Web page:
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United States v. Houston

United States District Court, N.D. Texas, Dallas Division

May 1, 2019

UNITED STATES OF AMERICA,
v.
KEVIN ARWIN HOUSTON (BOP Register No. 25012-077), Defendant.

          FINDINGS, CONCLUSIONS, AND RECOMMENDATION OF THE UNITED STATES MAGISTRATE JUDGE

          DAVID L. HORAN UNITED STATES MAGISTRATE JUDGE

         Defendant Kevin Houston, a federal prisoner, filed pro se a Motion for Consideration of Rehabilitation and for Time Served [Dkt. No. 148] (the “Motion”).

         United States District Judge David C. Godbey referred the Motion to the undersigned United States magistrate judge for findings and recommendation under 28 U.S.C. § 636(b). See Dkt. No. 149.

         The undersigned enters these findings of fact, conclusions of law, and recommendation that the Court should deny the Motion.

         Applicable Background

         As explained in a previous decision of the Court, denying Houston's initial 28 U.S.C. § 2255 motion to vacate, set aside, or correct sentence,

[o]n February 9, 1994, a jury found [Houston] guilty of charges pending against him. In a judgment entered April 7, 1994, the District Court sentenced him to 78 months imprisonment on one count and 60 months imprisonment on a second count to be served consecutively. On April 25, 1994, [Houston] filed a notice of appeal. In March 1995, the Fifth Circuit Court of Appeals dismissed his appeal.

Houston v. United States, No. 3:02-cv-1338-H, 2002 WL 31422975, at *1 (N.D. Tex. Sept. 27, 2002).

         Houston now explains in the Motion that he “served 23.5 years in State Prison before being paroled to begin to serve his Federal Sentence: Should [he] serve his remaining 138 months he will have served over 33 years in prison.” Dkt. No. 148 at 1. As such, citing Amendment 787 to the United States Sentencing Guidelines - which he characterizes as “afford[ing] Federal Judges the authority and discretion to run a State Sentence Concurrent with a Federal Sentence and/or order time served” - he requests that the Court “take under full consideration that in November of 1992, at the young age of 19, he began his term of imprisonment. Now, at the age of 46, [he] has been fully rehabilitated, as shown by supporting documentation.” Id. at 2; see also Id. (“Houston requests that the Honorable Court review the attachments hereto, before making it's final determination on this plea for leniency. As well as contact the staff within the Bureau of Prisons and Texas Department of Criminal Justice as to his progress within these prisons systems.”).

         Legal Standards and Analysis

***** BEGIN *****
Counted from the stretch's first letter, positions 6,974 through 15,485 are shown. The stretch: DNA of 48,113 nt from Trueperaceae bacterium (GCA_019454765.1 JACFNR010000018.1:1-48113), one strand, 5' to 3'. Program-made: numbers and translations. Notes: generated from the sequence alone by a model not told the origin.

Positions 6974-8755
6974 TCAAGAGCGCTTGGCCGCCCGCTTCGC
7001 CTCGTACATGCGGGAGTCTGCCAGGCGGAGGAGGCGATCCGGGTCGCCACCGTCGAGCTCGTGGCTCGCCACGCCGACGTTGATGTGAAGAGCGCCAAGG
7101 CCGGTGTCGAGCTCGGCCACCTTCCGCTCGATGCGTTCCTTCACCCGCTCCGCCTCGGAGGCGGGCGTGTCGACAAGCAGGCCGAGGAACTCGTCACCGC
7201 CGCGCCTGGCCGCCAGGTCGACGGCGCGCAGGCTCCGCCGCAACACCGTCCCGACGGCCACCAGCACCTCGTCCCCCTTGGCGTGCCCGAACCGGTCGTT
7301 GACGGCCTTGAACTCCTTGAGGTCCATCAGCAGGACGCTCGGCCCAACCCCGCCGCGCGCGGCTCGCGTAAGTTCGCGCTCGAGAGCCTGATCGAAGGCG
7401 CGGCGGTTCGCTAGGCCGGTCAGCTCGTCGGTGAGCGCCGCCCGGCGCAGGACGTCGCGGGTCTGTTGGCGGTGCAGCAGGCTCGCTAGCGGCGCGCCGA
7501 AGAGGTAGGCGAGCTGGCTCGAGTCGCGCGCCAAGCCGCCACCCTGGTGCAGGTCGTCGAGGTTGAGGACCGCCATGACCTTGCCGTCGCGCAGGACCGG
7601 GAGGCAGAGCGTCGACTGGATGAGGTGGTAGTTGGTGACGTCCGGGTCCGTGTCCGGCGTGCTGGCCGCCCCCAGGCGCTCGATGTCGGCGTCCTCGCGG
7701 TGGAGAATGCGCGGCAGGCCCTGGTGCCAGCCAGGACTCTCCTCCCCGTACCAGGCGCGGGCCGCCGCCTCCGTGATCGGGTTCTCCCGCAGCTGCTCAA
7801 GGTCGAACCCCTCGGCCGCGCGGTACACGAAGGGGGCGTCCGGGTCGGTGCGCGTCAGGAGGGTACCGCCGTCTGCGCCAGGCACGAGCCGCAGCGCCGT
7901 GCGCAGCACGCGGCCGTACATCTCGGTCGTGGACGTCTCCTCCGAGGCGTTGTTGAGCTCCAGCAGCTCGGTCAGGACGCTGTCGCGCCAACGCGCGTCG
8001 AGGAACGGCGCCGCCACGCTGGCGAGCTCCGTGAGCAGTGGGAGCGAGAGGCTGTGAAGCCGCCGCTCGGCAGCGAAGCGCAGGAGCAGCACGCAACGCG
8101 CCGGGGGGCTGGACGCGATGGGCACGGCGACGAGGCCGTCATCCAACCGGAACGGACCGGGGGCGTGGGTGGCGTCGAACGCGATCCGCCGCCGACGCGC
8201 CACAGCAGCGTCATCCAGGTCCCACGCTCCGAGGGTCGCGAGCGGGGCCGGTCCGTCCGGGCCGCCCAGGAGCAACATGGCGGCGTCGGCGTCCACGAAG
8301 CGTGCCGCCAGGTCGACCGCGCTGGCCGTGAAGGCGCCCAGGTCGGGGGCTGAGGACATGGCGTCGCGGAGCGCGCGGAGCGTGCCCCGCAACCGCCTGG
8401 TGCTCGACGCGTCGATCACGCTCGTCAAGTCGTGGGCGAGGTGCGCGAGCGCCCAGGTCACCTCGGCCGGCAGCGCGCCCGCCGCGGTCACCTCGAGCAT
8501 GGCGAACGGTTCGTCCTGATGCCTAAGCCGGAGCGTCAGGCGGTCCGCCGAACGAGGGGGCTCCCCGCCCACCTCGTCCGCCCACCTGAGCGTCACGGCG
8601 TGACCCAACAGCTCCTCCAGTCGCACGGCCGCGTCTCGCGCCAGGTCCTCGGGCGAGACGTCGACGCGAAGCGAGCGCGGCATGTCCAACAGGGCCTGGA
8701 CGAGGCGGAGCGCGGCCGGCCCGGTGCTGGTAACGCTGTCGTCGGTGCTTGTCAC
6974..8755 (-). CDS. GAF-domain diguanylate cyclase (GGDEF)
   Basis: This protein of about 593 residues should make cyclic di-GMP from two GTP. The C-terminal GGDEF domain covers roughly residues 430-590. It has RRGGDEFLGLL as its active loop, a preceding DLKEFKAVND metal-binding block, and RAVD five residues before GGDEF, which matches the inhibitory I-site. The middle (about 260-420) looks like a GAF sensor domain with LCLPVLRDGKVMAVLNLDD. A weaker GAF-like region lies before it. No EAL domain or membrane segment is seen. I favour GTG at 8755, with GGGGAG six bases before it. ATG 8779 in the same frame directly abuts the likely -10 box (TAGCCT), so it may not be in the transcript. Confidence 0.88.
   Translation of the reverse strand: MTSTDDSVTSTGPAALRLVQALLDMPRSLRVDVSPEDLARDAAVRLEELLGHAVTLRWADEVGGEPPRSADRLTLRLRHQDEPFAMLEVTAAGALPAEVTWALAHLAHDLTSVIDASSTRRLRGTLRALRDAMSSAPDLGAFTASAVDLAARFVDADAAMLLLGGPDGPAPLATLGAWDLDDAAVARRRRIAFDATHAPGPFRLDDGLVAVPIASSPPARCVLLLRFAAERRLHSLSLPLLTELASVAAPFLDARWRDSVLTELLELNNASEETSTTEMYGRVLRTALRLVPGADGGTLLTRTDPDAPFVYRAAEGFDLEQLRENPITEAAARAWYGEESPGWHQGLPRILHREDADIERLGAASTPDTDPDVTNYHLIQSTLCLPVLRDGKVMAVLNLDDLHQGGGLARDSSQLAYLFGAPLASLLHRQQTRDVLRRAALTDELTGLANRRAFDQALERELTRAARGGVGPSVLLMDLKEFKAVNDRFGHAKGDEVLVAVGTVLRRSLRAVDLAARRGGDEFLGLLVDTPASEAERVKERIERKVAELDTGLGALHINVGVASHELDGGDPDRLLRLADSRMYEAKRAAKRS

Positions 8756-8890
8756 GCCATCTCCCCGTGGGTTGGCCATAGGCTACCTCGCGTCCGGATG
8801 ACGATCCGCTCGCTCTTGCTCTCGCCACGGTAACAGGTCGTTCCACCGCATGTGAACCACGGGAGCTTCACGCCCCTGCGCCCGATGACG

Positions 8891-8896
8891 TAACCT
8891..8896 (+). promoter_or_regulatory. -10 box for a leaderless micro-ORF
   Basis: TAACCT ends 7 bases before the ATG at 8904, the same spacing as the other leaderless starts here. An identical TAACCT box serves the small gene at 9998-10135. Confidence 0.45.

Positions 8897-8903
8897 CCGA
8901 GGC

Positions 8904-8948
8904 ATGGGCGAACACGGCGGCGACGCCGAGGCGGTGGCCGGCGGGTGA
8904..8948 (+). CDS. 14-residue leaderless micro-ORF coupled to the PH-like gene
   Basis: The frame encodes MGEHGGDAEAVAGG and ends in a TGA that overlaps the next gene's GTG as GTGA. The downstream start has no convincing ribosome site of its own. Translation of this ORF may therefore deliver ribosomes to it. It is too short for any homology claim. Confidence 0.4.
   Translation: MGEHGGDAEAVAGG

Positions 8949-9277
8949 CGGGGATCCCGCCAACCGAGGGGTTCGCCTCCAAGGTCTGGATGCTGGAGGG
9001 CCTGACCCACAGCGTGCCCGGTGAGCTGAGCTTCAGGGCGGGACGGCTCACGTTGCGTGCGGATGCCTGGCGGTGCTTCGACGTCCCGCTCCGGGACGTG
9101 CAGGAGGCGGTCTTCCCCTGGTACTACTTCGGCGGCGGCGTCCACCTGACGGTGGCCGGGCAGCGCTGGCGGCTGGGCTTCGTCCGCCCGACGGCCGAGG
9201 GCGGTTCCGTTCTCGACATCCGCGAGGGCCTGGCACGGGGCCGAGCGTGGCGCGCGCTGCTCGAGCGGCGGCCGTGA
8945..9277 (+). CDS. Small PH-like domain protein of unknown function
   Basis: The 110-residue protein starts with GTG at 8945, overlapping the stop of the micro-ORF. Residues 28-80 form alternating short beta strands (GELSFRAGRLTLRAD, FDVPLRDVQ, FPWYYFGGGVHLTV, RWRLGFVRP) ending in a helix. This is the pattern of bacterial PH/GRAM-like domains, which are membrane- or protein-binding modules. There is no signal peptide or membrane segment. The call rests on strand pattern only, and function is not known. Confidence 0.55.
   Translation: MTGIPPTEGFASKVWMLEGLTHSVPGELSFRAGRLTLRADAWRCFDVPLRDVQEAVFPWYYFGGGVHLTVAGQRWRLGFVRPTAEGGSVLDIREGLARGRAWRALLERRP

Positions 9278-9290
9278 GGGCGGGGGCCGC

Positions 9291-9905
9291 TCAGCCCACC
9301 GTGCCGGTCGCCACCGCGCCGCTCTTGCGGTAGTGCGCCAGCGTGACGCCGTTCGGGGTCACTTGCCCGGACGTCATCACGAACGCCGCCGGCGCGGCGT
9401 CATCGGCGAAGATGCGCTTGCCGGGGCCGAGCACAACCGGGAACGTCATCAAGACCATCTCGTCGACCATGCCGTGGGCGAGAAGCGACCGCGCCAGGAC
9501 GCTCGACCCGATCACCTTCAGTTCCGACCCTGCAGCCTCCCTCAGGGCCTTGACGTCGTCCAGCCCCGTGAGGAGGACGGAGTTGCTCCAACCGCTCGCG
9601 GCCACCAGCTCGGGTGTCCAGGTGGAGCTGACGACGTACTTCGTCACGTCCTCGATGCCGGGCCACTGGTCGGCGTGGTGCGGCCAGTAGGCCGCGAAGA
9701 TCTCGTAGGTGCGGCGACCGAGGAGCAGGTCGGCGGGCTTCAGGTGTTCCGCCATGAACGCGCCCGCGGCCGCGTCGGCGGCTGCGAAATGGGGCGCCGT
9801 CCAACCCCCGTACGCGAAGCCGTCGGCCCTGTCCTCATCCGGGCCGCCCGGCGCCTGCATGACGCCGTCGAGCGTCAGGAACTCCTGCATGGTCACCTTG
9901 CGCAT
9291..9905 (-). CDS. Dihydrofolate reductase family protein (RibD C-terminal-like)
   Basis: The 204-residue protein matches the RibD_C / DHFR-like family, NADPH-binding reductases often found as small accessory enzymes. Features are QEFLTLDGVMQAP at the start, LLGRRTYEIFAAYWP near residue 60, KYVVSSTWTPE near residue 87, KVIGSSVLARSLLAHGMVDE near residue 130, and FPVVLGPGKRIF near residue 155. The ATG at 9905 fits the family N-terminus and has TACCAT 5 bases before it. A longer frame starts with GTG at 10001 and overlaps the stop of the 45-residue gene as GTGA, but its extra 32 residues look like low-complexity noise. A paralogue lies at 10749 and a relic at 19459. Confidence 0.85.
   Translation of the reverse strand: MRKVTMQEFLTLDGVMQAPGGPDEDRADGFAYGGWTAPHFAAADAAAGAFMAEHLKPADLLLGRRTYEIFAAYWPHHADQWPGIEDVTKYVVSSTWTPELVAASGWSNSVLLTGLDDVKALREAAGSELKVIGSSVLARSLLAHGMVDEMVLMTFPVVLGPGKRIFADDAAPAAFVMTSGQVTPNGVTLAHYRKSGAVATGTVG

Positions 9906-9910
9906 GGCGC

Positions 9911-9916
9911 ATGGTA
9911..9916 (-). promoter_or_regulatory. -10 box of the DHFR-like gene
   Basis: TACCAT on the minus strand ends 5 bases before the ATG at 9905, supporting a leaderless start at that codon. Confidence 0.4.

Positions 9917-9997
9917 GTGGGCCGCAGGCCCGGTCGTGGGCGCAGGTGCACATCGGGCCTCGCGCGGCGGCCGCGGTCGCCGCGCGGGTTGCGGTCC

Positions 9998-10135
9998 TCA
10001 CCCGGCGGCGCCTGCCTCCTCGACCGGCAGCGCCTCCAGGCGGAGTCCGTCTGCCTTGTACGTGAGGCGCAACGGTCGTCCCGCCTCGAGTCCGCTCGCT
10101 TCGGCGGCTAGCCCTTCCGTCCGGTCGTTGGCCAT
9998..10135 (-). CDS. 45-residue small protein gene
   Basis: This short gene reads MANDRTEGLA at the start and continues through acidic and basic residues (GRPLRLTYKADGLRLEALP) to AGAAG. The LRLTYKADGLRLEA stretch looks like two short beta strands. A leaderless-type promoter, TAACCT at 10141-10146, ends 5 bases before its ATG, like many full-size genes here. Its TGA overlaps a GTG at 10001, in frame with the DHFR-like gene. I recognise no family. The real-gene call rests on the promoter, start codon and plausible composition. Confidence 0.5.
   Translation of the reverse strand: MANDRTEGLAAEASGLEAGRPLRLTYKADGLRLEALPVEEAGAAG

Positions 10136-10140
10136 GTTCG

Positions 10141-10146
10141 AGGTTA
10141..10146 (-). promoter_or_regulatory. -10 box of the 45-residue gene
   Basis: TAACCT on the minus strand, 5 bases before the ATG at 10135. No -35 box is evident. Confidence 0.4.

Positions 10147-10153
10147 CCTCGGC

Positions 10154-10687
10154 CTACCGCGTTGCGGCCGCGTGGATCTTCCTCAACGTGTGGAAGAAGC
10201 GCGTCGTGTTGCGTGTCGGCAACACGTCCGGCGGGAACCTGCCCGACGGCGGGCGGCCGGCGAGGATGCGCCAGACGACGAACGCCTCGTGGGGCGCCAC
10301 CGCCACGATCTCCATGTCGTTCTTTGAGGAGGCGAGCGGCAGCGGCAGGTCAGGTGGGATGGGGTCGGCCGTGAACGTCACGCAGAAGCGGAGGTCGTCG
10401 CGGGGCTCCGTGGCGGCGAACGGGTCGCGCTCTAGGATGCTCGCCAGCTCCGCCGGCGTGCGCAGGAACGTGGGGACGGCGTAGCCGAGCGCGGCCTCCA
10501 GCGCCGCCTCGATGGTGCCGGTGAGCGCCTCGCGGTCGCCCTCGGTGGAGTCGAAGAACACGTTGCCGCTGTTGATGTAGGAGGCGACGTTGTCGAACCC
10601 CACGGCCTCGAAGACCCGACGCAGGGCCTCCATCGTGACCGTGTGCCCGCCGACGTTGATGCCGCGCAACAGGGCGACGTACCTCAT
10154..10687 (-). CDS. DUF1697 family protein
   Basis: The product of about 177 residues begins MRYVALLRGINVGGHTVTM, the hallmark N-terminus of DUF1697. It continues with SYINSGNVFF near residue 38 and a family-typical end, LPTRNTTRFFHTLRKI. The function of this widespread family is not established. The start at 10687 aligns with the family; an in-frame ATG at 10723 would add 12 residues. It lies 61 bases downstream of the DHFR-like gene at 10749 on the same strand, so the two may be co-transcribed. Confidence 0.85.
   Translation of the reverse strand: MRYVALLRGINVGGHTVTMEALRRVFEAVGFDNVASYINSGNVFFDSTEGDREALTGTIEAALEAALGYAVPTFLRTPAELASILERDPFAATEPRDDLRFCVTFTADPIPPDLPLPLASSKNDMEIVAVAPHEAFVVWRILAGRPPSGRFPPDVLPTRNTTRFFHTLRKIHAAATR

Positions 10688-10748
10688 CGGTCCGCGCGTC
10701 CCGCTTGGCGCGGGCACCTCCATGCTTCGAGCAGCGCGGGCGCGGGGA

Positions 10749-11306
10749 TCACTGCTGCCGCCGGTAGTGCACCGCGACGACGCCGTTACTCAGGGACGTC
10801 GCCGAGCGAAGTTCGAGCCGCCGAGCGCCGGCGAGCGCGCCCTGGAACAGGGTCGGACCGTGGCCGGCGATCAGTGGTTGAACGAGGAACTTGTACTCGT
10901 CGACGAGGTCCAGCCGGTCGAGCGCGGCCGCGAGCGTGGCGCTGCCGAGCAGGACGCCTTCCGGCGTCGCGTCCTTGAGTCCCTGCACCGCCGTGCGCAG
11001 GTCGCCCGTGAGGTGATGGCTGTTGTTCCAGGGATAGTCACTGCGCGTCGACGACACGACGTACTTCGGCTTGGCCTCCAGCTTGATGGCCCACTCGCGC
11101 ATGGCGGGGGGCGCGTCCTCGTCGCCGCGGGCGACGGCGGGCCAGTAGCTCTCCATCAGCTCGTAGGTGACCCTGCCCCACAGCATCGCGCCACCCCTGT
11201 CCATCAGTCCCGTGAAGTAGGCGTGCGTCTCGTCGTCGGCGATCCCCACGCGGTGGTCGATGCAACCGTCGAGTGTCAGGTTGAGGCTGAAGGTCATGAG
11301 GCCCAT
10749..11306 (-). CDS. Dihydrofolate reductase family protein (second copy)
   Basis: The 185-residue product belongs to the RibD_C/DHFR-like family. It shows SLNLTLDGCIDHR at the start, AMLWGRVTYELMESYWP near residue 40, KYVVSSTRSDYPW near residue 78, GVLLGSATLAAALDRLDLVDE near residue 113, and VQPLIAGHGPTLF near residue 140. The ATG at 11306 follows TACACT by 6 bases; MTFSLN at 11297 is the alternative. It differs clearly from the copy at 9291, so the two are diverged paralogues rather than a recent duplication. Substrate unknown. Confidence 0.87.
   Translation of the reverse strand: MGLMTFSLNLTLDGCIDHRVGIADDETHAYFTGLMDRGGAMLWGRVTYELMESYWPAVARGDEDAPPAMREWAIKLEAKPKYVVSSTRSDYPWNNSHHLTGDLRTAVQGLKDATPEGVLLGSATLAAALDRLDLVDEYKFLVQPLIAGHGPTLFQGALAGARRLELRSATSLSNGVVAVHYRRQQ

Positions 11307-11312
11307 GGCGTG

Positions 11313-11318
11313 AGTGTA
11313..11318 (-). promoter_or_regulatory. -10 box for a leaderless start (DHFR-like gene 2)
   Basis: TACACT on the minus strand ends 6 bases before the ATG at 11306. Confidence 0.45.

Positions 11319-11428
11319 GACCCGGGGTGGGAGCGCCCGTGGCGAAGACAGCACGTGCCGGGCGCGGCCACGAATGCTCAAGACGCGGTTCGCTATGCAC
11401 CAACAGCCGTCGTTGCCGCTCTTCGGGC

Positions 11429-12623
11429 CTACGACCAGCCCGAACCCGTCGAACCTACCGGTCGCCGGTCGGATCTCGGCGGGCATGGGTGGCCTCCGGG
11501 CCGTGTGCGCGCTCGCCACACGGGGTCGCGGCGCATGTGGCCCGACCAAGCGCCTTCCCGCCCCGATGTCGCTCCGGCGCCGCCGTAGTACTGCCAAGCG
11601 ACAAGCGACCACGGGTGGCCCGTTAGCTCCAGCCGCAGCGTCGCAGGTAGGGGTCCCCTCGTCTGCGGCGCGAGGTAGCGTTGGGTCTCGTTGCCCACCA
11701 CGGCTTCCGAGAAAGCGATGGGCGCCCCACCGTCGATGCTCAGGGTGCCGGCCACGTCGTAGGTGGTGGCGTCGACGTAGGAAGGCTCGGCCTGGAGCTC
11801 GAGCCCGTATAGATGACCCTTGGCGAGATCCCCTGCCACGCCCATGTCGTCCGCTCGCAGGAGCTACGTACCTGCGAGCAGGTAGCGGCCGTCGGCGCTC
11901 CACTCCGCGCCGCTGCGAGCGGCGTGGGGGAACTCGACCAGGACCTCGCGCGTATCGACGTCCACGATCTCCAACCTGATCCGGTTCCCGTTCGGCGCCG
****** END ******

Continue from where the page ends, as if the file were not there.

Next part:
“A district court does not have inherent authority to modify a previously imposed sentence; it may do so only pursuant to statutory authorization. Methods of altering a sentence after it has been entered include a direct appeal, a collateral attack under 28 U.S.C. §§ 2241 or 2255, a motion under 18 U.S.C. § 3582(c), and a motion under Federal Rule of Criminal Procedure 36.” United States v. Hernandez, No. 3:08-cr-268-B (03), 2016 WL 1039540, at *2 (N.D. Tex. Feb. 19, 2016) (quoting United States v. Martinez, No. 1:09-cr-74 TS, 2014 WL 2515315 (D. Utah June 4, 2014)), rec. accepted, 2016 WL 1028236 (N.D. Tex. Mar. 15, 2016).

         The statutory authorization apparent through the Motion is Section 3582(c)(2), which “permits the discretionary modification of a defendant's sentence ‘in the case of a defendant who has been sentenced to a term of imprisonment based on a sentencing range that has subsequently been lowered by the Sentencing Commission pursuant to' the Sentencing Commission's changes to the guidelines.” United States v. Benton, 546 Fed.Appx. 365, 367 (5th Cir. 2013) (quoting 18 U.S.C. § 3582(c)(2)).

         As background, the United States Supreme Court held in Setser v. United States, 566 U.S. 231 (2012), that a district court may order that a federal sentence be consecutive to an anticipated state sentence that has not yet been imposed. See, e.g., United States v. Lynn, 912 F.3d 212, 216-17 (4th Cir. 2019) (“In Setser, noting that sentencing judges ‘have discretion to select whether the sentences they impose will run concurrently or consecutively with respect to other sentences that they impose, or that have been imposed in other proceedings,' the [Supreme] Court held that 18 U.S.C. § 3584(a) allows judges to impose a federal sentence concurrently or consecutively to an anticipated, but unimposed, state sentence.” (citations omitted)).

         The Sentencing Commission added Amendment 787 following Sester, and it ...


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